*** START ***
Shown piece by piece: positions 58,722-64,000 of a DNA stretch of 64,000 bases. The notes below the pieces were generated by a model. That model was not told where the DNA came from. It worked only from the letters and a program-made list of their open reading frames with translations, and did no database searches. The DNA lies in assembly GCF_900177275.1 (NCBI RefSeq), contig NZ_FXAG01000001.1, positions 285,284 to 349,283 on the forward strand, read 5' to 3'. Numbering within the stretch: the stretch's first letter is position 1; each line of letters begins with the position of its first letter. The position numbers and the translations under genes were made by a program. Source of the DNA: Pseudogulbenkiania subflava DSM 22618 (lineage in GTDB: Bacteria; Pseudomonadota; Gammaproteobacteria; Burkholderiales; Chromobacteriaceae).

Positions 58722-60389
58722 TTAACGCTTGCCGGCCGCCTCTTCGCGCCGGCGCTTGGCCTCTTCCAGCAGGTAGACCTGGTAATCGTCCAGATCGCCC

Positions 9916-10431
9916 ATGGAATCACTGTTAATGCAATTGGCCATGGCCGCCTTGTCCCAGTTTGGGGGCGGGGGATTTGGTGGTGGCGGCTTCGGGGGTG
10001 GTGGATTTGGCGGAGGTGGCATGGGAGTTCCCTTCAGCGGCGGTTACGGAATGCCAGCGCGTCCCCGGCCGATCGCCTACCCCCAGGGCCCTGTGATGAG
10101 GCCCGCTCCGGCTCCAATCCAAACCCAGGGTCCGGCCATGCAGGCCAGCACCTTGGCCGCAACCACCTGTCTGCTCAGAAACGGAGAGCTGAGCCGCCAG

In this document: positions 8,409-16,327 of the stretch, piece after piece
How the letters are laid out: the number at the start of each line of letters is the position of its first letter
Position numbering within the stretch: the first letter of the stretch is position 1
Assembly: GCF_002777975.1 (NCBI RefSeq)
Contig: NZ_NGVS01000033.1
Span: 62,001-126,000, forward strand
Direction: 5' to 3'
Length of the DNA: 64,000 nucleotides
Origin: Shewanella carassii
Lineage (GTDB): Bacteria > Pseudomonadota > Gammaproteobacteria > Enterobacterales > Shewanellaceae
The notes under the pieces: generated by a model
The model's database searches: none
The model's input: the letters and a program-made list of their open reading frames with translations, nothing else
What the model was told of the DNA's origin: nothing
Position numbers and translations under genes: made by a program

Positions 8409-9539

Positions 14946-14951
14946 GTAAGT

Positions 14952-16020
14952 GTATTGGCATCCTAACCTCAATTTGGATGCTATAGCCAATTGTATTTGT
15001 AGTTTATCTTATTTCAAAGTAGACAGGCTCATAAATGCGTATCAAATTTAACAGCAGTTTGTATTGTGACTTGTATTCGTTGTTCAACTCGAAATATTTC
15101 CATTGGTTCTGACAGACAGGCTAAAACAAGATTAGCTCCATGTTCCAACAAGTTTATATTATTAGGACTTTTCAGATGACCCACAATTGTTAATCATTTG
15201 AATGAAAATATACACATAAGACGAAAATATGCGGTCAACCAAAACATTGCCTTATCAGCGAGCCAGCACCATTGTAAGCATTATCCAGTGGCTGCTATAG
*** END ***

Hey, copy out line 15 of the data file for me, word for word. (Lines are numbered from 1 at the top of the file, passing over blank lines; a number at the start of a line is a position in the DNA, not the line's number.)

Length of the DNA: 64,000 nucleotides